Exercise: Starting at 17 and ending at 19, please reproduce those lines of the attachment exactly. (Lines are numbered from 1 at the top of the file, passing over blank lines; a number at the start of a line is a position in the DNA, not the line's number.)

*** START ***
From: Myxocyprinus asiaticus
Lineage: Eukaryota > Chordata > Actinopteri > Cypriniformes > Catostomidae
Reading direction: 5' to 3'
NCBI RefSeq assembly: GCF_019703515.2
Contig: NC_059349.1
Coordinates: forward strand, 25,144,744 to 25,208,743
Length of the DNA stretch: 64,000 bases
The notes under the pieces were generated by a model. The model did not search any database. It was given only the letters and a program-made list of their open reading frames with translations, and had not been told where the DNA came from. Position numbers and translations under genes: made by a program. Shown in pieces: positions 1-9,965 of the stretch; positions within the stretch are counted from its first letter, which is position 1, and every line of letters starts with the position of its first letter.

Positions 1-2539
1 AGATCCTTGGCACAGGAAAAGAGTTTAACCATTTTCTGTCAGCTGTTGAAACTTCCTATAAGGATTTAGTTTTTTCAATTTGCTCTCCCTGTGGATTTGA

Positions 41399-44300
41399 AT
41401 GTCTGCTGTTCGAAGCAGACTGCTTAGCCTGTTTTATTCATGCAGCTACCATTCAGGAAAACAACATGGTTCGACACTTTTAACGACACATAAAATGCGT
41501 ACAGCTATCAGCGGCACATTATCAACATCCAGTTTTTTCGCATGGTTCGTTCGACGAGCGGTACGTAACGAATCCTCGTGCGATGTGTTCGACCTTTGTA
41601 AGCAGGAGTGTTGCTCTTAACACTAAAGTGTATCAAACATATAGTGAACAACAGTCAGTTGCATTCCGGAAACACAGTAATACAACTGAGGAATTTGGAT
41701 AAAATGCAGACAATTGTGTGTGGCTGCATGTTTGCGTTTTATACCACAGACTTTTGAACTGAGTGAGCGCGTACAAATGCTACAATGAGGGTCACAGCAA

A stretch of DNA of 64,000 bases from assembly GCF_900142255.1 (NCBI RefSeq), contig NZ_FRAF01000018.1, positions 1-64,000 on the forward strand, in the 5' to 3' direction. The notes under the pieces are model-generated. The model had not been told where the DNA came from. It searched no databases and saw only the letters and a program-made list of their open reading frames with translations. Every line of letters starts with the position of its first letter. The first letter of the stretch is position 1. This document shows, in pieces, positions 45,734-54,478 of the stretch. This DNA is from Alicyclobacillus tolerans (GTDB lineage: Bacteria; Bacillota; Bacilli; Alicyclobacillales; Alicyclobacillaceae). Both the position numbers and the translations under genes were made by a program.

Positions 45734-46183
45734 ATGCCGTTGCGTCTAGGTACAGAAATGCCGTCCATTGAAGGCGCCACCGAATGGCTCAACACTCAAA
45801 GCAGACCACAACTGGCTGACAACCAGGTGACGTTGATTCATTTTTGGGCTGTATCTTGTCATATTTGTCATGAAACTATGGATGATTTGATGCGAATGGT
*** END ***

A stretch of DNA of 64,000 bases from assembly GCF_900142255.1 (NCBI RefSeq), contig NZ_FRAF01000018.1, positions 1-64,000 on the forward strand, in the 5' to 3' direction. The notes under the pieces are model-generated. The model had not been told where the DNA came from. It searched no databases and saw only the letters and a program-made list of their open reading frames with translations. Every line of letters starts with the position of its first letter. The first letter of the stretch is position 1. This document shows, in pieces, positions 45,734-54,478 of the stretch. This DNA is from Alicyclobacillus tolerans (GTDB lineage: Bacteria; Bacillota; Bacilli; Alicyclobacillales; Alicyclobacillaceae). Both the position numbers and the translations under genes were made by a program.

Positions 45734-46183
45734 ATGCCGTTGCGTCTAGGTACAGAAATGCCGTCCATTGAAGGCGCCACCGAATGGCTCAACACTCAAA